Authors: Ariel Chng, Jan Jakob-Kruger, Gopal Modi & Andrea D’Souza
In recent decades, the wave of microfinance has rolled across the world, making itself an inherent cornerstone of enabling certain underprivileged groups in societies access to financial resources, services and knowledge. While the miracles of microfinance has been touted in case examples such as that of Bangladesh’s extreme poverty rate being reduced by nearly 8% in 2016 since its inception in the nation in the 1970s, or of Musoni Systems in Kenya, a cloud-based banking system that has allowed thousands of clients to connect with over a hundred microfinance providers. In the United Kingdom, the government has also extended its support to microfinance institutions (“MFIs”) through the government-owned British Business Bank which funds loans to micro-entrepreneurs through its partner-company the Start Up Loan company.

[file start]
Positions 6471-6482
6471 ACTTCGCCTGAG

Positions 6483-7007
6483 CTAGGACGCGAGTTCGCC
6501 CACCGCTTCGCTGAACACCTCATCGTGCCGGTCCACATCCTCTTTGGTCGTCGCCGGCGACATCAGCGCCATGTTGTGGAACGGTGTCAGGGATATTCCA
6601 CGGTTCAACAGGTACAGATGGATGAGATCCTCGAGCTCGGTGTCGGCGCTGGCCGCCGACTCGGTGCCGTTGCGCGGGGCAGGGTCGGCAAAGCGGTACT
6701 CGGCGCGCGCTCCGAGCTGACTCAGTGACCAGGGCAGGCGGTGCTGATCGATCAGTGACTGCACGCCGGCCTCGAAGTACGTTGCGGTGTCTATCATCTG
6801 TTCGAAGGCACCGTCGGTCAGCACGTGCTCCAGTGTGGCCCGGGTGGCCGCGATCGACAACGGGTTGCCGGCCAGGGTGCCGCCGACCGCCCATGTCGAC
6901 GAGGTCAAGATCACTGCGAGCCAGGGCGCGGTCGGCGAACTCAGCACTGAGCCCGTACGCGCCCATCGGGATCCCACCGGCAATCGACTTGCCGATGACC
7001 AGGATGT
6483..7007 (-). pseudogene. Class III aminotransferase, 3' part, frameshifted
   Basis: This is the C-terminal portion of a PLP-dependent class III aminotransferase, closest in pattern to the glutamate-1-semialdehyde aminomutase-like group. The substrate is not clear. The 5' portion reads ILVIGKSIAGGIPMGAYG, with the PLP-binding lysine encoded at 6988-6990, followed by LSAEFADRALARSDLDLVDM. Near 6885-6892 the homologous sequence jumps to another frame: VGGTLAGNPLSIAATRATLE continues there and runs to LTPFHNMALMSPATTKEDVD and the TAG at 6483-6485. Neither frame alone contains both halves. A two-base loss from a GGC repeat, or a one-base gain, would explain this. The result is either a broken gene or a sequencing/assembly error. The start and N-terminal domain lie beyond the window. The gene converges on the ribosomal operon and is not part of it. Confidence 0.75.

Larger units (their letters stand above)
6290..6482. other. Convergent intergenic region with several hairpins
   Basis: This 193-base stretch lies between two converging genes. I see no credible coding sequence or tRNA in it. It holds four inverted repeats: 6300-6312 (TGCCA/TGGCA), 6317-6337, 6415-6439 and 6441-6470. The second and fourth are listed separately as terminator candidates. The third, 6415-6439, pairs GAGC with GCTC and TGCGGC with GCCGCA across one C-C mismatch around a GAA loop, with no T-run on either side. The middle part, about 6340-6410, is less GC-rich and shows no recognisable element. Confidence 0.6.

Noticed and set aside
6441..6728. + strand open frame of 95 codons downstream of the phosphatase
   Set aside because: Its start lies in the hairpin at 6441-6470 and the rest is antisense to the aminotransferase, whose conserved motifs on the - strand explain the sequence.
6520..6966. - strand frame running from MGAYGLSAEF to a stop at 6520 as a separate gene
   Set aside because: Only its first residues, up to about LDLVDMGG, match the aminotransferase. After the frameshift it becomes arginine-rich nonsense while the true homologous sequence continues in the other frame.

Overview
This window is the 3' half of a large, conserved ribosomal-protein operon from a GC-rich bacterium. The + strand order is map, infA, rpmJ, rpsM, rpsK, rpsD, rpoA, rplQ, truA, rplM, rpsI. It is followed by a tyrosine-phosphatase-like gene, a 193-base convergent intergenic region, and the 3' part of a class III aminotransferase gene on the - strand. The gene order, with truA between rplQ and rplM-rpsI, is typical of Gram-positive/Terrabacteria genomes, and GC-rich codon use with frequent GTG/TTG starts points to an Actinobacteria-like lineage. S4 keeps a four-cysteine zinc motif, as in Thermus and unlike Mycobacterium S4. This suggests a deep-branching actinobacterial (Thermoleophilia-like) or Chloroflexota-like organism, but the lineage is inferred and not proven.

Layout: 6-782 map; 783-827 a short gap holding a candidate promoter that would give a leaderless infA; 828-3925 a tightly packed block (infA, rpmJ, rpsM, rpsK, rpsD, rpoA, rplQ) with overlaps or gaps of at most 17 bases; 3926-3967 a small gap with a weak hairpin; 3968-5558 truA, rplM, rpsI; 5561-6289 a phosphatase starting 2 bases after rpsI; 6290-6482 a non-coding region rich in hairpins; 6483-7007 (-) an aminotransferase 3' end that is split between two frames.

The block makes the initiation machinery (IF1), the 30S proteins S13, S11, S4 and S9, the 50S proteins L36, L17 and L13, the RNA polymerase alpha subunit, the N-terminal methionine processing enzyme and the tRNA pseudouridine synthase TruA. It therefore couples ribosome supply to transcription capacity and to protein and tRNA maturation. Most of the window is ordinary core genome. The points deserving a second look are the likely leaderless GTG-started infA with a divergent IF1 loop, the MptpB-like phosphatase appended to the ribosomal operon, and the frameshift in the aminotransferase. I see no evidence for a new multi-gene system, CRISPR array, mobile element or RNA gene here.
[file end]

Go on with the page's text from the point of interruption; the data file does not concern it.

A sound evaluation of any financial inclusion tool should also assess its shortfalls, which this article here serves to do. Ghastly stories of how microfinance has done the very reverse of what its pioneer Muhammad Yusuf had set out to do have consistently plagued media attention, painting the narrative that it has become yet another entrapment of impoverishment. Kanakam Ramesh, a 27-year-old father of two, was one of many victims of microfinance. He committed suicide in 2010 upon being embroiled in a dispute over his wife’s inability to repay Rs36,000 (US$750) borrowed from an MFI devoted to empowering rural women.
Our article aims to evaluate some key contentions against microfinance: (i) the growth of informal sectors leading to anti-poverty alleviation; (ii) governments substitute policy-making and institutions with MFIs; (iii) MFIs’ forgoing of social missions in pursuit of profits; (iv) abuse of microfinance’s reputation for being a saviour against poverty to promote private agendas that go against the greater good for society; (v) asymmetric information in microfinance transactions; (vi) lack of sensitivity towards cultural factors when setting up MFIs; and (vii) lack of sustainability of MFIs.
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